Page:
Wednesday, September 28, 2011

Tonight's Movie: Stronger Than Desire (1939)

In 1939 Walter Pidgeon and Virginia Bruce starred in a pair of "B plus" level remakes of two films which originally starred Myrna Loy.

The first Pidgeon-Bruce film, SOCIETY LAWYER, remade Loy's PENTHOUSE (1933), one of the films which catapulted Loy to the "A" level and her starring role in THE THIN MAN (1934).

The second film Pidgeon-Bruce film, STRONGER THAN DESIRE, remakes Loy's EVELYN PRENTICE (1934), which costarred William Powell.

There's a great deal of plot packed into this 78-minute film about Tyler Flagg, a successful, highly busy defense attorney (Pidgeon); his neglected wife Elizabeth (Bruce); the cad (Lee Bowman) who tries to blackmail Elizabeth over some letters; and said cad's long-suffering wife (Ann Dvorak), who is charged with his murder. Tyler takes on the woman's defense, not knowing his own wife is a key player in the case.

The courtroom scene at the climax of the film is riveting, with particularly fine acting by Walter Pidgeon; without any dialogue, we see the calm, highly competent attorney crushed by disbelief, shock, and fear. Bruce and Dvorak have excellent moments on the witness stand. The courtroom goings-on are highly irregular but dramatically mesmerizing.

It's a good movie, well acted by a deep cast which also includes Ilka Chase as Elizabeth's best friend, Rita Johnson as Tyler's annoying client, Richard Lane as Tyler's righthand man, and cute little Ann E. Todd as Tyler and Elizabeth's daughter. Other familiar faces in the cast include Ferike Boros, Reed Hadley, and Louis Jean Heydt.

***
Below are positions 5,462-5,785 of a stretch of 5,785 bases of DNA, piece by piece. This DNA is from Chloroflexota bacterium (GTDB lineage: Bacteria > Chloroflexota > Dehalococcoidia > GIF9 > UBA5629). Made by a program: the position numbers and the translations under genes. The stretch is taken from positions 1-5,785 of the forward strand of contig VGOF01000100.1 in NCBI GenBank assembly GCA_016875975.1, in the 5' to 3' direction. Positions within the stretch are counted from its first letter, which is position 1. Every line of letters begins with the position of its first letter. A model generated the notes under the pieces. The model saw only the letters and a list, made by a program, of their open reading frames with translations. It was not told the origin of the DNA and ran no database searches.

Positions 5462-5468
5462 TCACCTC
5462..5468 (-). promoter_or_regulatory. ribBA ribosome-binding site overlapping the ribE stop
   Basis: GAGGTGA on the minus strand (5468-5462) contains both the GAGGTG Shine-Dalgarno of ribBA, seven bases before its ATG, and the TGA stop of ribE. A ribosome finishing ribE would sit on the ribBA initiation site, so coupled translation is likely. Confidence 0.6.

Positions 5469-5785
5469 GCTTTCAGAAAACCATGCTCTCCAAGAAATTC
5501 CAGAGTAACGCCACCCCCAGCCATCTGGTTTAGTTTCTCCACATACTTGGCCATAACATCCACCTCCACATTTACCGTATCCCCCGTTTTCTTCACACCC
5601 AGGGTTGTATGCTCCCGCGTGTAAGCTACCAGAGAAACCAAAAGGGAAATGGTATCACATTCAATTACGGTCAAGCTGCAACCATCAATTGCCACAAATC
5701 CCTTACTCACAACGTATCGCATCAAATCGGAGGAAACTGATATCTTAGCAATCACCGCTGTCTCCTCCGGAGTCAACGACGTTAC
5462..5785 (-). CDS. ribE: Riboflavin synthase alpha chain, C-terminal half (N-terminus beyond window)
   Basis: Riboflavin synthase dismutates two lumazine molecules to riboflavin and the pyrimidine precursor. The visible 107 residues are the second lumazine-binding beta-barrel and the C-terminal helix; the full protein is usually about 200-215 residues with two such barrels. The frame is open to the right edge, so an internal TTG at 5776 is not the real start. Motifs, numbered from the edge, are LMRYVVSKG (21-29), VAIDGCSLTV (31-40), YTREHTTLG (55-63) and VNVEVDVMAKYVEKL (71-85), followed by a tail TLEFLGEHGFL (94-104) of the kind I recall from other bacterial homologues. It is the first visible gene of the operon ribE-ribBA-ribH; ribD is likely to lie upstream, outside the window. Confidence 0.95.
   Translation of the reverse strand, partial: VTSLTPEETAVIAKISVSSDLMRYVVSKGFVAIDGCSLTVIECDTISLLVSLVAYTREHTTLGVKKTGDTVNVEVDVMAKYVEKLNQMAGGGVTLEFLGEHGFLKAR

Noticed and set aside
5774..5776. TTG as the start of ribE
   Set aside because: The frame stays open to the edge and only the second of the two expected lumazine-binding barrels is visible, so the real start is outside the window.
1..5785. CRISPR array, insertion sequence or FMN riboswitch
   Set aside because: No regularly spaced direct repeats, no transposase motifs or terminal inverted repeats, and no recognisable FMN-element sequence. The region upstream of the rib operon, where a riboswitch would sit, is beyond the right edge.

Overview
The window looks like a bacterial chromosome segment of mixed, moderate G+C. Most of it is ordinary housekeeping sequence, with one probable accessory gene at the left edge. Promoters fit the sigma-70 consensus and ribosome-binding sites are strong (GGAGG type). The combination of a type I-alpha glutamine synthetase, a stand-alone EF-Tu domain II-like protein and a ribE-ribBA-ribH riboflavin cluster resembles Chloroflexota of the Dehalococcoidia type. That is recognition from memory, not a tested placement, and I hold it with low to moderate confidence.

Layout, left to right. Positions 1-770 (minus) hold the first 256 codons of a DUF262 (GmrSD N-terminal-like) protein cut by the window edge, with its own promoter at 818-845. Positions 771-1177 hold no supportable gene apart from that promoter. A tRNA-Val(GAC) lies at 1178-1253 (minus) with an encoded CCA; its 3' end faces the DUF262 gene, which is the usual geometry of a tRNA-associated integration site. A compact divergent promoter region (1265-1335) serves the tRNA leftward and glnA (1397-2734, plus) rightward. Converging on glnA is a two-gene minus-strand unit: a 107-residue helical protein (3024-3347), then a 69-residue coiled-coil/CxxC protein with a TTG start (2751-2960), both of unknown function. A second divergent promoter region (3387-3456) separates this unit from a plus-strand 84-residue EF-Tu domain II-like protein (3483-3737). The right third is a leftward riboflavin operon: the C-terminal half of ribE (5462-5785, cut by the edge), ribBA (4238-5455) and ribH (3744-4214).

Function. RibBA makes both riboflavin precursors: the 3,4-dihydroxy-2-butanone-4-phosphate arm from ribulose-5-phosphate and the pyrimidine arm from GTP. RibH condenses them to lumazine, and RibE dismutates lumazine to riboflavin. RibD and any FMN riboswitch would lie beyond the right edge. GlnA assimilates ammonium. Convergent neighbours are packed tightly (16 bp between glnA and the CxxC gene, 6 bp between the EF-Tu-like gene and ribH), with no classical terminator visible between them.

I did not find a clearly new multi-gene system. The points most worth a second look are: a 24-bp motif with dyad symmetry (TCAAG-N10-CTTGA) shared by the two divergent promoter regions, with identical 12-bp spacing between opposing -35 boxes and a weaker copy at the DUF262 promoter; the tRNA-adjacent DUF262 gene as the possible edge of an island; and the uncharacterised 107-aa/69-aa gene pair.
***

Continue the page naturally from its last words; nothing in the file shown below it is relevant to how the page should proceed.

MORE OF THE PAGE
I really enjoy Ilka Chase (NO TIME FOR LOVE), but I couldn't help thinking that for a loyal friend, she provided a lot of bad advice. First she encourages Elizabeth to be dissatisfied with her marriage, then she sets her up to spend time with lowlife Michael (Bowman) -- it would have been far better if she'd tried to help the busy but loving Flaggs spend more time together -- and finally she discourages Elizabeth from coming right out and telling her husband the whole story. This sophisticated-looking character was definitely not the sharpest knife in the drawer, but of course she is also the necessary catalyst for the progression of much of the story.

Ann E. Todd, who is quite cute as little Susan Flagg, was born in 1931 and began acting in 1938's ZAZA. She made 38 films, including classics such as INTERMEZZO (1939), DESTRY RIDES AGAIN (1939), ALL THIS, AND HEAVEN TO0 (1940), and HOW GREEN WAS MY VALLEY (1941). She played Tyrone Power's little sister in BRIGHAM YOUNG (1940), Linda Darnell as a child in BLOOD AND SAND (1941), Ann Sheridan as a child in KINGS ROW (1942), the daughter of Ann Doran and John Ridgely in PRIDE OF THE MARINES (1945), and Jeanne Crain's daughter in MARGIE (1946). She closed out her acting career appearing on THE STUART ERWIN SHOW in the early '50s. She married and became a music librarian at the University of California at Berkeley. According to IMDb, today she is a retired widow living in Northern California.

At the time this film was made, Ann Dvorak was married to the movie's director, Leslie Fenton. The movie was filmed in black and white by William Daniels.

STRONGER THAN DESIRE and SOCIETY LAWYER are available from the Warner Archive in a two-film set. I found both movies, which were recently shown on Turner Classic Movies in honor of Walter Pidgeon's birthday, quite enjoyable.

The trailer for STRONGER THAN DESIRE is available from the Turner Classic Movies website.


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